Throughout history, some books have changed the world. They have transformed the way we see ourselves - and each other. They have inspired debate, dissent, war and revolution. They have enlightened, outraged, provoked and comforted. They have enriched lives - and destroyed them. Now Penguin brings you the works of the great thinkers, pioneers, radicals and visionaries whose ideas shook civilization and helped make us who we are.br>br>Inspired by the myth of a man condemned to ceaselessly push a rock up a mountain and watch it roll back to the valley below, The Myth of Sisyphus transformed twentieth-century philosophy with its impassioned argument for the value of life in a world without religious meaning.>
Offers a portrayal of a man who has glimpsed the hollowness of his existence. But beyond depicting one man's disillusionment, this novel exposes the universal human condition and its absurdities - and our innocence that, once lost, can never be recaptured.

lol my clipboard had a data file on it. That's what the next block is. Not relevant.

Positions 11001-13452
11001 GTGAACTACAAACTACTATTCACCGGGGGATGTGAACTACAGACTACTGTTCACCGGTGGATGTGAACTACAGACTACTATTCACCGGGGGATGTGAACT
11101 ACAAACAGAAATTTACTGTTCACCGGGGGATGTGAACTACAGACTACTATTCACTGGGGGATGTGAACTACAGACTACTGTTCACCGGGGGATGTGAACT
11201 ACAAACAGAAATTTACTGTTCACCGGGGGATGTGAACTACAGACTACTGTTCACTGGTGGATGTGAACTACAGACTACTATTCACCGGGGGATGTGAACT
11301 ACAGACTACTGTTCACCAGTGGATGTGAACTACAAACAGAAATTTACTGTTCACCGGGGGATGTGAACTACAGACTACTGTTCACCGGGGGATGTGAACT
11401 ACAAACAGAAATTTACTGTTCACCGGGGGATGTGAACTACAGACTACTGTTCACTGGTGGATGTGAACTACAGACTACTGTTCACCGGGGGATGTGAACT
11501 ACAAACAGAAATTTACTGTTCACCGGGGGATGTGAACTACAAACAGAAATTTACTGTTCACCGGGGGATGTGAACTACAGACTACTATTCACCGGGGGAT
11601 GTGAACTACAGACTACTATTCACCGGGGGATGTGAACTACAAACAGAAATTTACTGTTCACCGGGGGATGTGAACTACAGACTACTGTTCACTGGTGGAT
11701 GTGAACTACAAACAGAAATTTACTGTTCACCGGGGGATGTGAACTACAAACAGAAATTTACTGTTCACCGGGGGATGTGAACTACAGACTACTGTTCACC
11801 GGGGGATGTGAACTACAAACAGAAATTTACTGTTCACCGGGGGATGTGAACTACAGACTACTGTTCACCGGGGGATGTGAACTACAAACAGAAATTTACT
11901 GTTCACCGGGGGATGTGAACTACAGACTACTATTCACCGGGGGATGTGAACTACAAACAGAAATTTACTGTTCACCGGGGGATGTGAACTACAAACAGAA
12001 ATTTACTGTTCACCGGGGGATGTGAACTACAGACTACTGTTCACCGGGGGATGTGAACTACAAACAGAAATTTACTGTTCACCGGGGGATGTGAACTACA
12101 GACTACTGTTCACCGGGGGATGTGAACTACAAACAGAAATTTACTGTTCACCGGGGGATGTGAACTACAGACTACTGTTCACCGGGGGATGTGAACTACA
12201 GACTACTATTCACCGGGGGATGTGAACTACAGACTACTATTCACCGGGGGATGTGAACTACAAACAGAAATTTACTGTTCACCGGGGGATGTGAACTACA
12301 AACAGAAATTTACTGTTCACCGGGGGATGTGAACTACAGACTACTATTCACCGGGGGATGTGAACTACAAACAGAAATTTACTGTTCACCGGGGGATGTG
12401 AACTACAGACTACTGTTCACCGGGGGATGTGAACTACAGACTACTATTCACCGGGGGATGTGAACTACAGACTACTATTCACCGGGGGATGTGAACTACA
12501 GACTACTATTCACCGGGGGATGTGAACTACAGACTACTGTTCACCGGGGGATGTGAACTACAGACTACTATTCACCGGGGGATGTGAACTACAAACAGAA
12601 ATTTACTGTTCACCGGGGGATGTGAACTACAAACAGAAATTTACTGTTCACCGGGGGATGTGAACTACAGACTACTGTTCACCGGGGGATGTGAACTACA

Written during the bleakest days of the Second World War, this volume argues for an acceptance of reality that encompasses revolt, passion and, above all, liberty. It also contains several other essays, including lyrical evocations of the sunlit cities of Algiers and Oran, and the settings of other novels, such as "The Outsider" and "The Plague".
An ordinary man is unwittingly caught up in a senseless murder in Algeria
Discovered in the wreckage of car accident in which the author died in 1960, this work gives insights into his life and the themes underlying his work.
In many ways this work can be seen as a first sketch for Camus's renowned early novel, "The Outsider", but it can also be viewed as a candid self-portrait, drawing on Camus's memories of his youth, travels and early relationships.
Explores the dilemma of being an outsider - even in one's own country - and of allegiance. This work aims to evoke beautiful but harsh landscapes, whether the shimmering deserts of Algeria or the wild, mysterious jungles of Brazil.